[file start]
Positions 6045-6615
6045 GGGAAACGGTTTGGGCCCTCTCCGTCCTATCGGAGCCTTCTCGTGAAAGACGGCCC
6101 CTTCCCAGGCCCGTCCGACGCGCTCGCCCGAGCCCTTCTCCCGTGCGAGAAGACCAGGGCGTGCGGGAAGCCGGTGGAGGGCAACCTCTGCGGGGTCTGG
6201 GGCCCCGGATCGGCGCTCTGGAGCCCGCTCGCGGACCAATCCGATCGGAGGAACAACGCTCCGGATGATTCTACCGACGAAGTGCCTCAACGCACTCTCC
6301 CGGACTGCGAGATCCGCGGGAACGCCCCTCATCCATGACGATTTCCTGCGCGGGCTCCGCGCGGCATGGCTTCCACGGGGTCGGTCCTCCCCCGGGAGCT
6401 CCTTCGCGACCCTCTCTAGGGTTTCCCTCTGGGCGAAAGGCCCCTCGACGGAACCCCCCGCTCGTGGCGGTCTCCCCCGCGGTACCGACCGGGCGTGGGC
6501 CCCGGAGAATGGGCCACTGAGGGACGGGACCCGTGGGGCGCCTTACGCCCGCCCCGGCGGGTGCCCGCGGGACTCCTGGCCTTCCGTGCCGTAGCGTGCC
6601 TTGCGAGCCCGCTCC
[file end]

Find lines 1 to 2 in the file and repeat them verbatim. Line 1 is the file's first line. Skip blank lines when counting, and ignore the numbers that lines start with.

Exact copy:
Positions 6045-6615
6045 GGGAAACGGTTTGGGCCCTCTCCGTCCTATCGGAGCCTTCTCGTGAAAGACGGCCC